Economists and financial markets bet a pause in the Federal Reserve's (search) rate-hiking campaign was less likely after a robust U.S. jobs report Friday.

While analysts had already expected the Fed to lift official interest rates at its policy meeting next Wednesday, there had been a strong suspicion it would pause in December.

But a surge of 337,000 in October payrolls — double Wall Street's median expectation — and large upward revisions to August and September figures dampened speculation the U.S. central bank would take a break in its bid to restore the federal funds rate to a more neutral level.

"There is no need for the Fed to slow its tightening pace with job growth like this," said Chris Low, chief economist at FTN Financial.

The Fed has raised the benchmark federal funds rate (search) three times this year, starting from a super-low 1.0 percent. Another quarter percentage point move at its Nov. 10 policy meeting would take the rate to 2.0 percent.

Even at 2.0 percent, the federal funds rate would still be below inflation, a policy stance that traditionally still adds lots of stimulus to the economy.

Fed officials have said they want to get official rates back to more normal levels for a growing economy, and have put a "neutral" interest rate, one that neither boosts nor hinders growth, in the 3.0 percent to 5.0 percent range.

But some officials including Fed Vice Chairman Roger Ferguson have hinted at taking a pause, depending on the economic news, to assess how sustained high oil prices are affecting activity.

Some economists on Friday said the Fed's action in December would hinge on the November payrolls report, due out Dec. 3.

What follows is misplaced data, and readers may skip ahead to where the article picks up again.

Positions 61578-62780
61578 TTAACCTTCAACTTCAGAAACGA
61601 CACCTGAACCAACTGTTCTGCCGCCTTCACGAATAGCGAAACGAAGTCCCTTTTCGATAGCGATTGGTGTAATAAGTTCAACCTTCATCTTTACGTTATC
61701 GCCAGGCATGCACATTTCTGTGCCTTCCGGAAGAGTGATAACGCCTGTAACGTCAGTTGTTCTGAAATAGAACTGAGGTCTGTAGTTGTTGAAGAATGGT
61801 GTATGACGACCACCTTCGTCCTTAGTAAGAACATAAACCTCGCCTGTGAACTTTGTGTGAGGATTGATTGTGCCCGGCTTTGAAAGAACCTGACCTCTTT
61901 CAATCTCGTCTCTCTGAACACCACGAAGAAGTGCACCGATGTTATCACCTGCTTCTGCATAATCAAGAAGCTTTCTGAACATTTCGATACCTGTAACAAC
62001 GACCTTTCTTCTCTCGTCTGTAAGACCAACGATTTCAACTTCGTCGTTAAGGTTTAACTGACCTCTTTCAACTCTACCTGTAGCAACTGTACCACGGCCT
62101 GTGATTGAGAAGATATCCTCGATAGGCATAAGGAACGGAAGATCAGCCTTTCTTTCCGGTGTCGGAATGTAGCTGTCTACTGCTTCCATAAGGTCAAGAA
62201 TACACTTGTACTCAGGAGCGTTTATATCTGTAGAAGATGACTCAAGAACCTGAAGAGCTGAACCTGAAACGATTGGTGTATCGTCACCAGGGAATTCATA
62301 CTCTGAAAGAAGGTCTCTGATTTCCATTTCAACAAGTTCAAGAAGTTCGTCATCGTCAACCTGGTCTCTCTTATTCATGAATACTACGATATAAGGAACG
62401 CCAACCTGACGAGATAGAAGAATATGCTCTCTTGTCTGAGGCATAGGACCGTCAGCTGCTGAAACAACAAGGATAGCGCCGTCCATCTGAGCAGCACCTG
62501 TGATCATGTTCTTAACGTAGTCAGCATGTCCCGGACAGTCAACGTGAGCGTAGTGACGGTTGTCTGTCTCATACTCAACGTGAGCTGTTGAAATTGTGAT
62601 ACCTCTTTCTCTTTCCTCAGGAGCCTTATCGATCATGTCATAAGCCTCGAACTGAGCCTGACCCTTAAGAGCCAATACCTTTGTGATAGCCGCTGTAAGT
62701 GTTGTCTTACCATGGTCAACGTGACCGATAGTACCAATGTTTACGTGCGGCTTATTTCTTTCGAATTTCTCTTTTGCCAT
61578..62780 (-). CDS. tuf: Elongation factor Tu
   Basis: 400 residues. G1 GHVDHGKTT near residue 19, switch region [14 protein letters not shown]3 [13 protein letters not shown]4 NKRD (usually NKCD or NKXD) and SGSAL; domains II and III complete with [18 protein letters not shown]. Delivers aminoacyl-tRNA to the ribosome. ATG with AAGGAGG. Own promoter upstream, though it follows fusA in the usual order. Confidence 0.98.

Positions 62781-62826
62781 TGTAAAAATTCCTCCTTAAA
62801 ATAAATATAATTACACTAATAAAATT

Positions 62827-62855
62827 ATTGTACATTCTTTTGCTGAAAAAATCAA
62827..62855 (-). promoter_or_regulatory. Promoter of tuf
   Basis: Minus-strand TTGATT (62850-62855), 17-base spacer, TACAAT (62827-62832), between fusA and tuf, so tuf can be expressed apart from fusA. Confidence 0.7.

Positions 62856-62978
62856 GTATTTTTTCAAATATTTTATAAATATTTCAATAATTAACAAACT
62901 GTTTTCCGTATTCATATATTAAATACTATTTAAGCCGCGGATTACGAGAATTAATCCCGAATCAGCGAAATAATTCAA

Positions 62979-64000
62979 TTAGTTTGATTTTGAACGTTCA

"This puts a December rate hike in play if we see this kind of job increase in November," said Anthony Chan, senior economist at J.P Morgan Fleming Asset Management.

The snapback in hiring and upwardly revised job gains in recent months helped allay fears about the lopsided expansion and risks to consumer spending from weak job growth.

"It very much confirms the presence of a full-fledged recovery for the labor market (and) bodes well for household purchasing power as the holiday shopping season rapidly approaches," said John Lonski, chief economist at Moody's Investors Service.

There are two complicating factors for a rate rise in December: the risk of playing Scrooge ahead of the holiday retail season, and reduced liquidity in financial markets towards the end of the year.

Deutsche Bank's senior U.S. economist, Cary Leahey, noted that Fed Chairman Alan Greenspan (search) has not raised rates in December in about 15 years.

"Still, the Fed meeting is early in the month so it may not distort year-end funding pressures," he said.

Futures have fully priced in another rate increase from the Fed Wednesday, and the likelihood of another increase in December, initially jumped to more than 80 percent after the payrolls report from around 50 percent, then eased to about a 76 percent chance by midmorning in New York.